Presentation on theme: "An Era Of Social Change Chapter 23. Section 1 Latinos and Native Americans Seek Equality."— Presentation transcript:
An Era Of Social Change Chapter 23
Section 1 Latinos and Native Americans Seek Equality
During the 1960’s the Latino population in the United States grew from 3 million to 9 million Native Americans Wherever they settled during the 1960’s, they encountered prejudice and discrimination in jobs and housing. 1. Which two minority groups also faced discrimination in the United States?
In 1962, Cesar Chavez, established the United Farm Workers Organizing Committee Chávez and his fellow organizers insisted that California's large fruit and vegetable companies accept their union as the bargaining agent for the farm workers. In 1965, when California's grape growers refused to recognize the union, Chávez sent farm workers across the country to convince supermarkets and shoppers to boycott California grapes. 2. What did Cesar Chavez and the United Farm Workers Organizing Committee do to get grape growers to recognize their union?
The League of United Latin American Citizens fought segregation and other forms of discrimination In the 1940s and into the 1950s, LULAC had filed lawsuits to desegregate schools throughout the Southwest, and in 1954, they helped win Mexican Americans the right to serve on juries. 3. What rights did the League of United Latin American Citizens win in the 40’s and 50’s?
Many young Native Americans were dissatisfied with the slow pace of reform. Their discontent fueled the growth of the American Indian Movement (AIM), an often militant Native American rights organization. Because of AIM, Congress made some reforms on behalf of Native Americans. In 1972, Congress passed the Indian Education Act. In 1975, it passed the Indian Self-Determination and Education Assistance Act. These laws gave tribes greater control over their own affairs and over their children's education 4. What was the name of the Native American rights organization that fought for their rights?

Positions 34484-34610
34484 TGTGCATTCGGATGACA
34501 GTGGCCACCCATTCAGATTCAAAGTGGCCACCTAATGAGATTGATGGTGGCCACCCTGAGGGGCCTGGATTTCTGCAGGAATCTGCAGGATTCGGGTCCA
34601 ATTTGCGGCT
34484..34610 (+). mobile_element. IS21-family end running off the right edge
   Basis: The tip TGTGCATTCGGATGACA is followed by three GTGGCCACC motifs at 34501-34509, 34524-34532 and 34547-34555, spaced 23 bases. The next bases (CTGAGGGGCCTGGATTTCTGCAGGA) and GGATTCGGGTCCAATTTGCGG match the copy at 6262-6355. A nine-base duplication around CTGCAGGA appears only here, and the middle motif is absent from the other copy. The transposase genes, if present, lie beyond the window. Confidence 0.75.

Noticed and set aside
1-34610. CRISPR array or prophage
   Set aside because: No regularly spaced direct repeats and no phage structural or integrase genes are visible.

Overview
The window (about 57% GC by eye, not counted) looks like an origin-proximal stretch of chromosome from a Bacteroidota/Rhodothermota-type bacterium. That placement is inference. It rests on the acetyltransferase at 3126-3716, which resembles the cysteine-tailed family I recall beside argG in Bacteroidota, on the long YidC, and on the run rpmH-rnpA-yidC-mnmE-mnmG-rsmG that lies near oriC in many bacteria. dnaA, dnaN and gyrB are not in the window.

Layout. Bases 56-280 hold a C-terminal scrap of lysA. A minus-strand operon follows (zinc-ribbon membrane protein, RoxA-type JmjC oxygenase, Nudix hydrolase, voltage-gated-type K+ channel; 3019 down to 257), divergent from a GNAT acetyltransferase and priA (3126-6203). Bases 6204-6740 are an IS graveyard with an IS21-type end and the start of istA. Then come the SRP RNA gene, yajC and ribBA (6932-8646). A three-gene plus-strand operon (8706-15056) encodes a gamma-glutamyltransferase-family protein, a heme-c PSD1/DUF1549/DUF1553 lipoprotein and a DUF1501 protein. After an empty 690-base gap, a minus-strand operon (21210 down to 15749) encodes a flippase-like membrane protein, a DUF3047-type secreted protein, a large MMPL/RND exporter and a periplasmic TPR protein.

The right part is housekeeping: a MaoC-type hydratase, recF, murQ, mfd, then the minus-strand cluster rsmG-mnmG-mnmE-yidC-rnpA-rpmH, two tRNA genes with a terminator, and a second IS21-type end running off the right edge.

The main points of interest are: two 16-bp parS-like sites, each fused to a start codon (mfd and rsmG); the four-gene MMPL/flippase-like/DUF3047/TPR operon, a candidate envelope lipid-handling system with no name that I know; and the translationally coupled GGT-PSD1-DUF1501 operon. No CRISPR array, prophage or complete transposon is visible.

Armed with copies of old land treaties that the U.S. government had broken, Native Americans went to federal court and regained some of their rights to land. Throughout the 1970s and 1980s, Native Americans won settlements that provided legal recognition of their tribal lands as well as financial compensation. 5. What did Native Americans win from the government?
Section 2 Women Fight For Equality
While the 1960s and the early 1970s saw a wave of activism from the nation's minority groups, another group of Americans also pushed for changes. Women, while not a minority group, were in many ways treated like second-class citizens, and many joined together to demand equal treatment in society. 6. While not a minority, what other group faced discrimination in the 1960’s?
Women Fight for Equality In 1957, Betty Friedan wrote The Feminine Mystique, that explained why women weren’t happy. Many women believed in feminism and felt that they should have economic, political and social equality with men. In the 60’s, many jobs were not available to women. The jobs that they did have paid less than men. 7. What book written by Betty Friedan explained why women were not happy?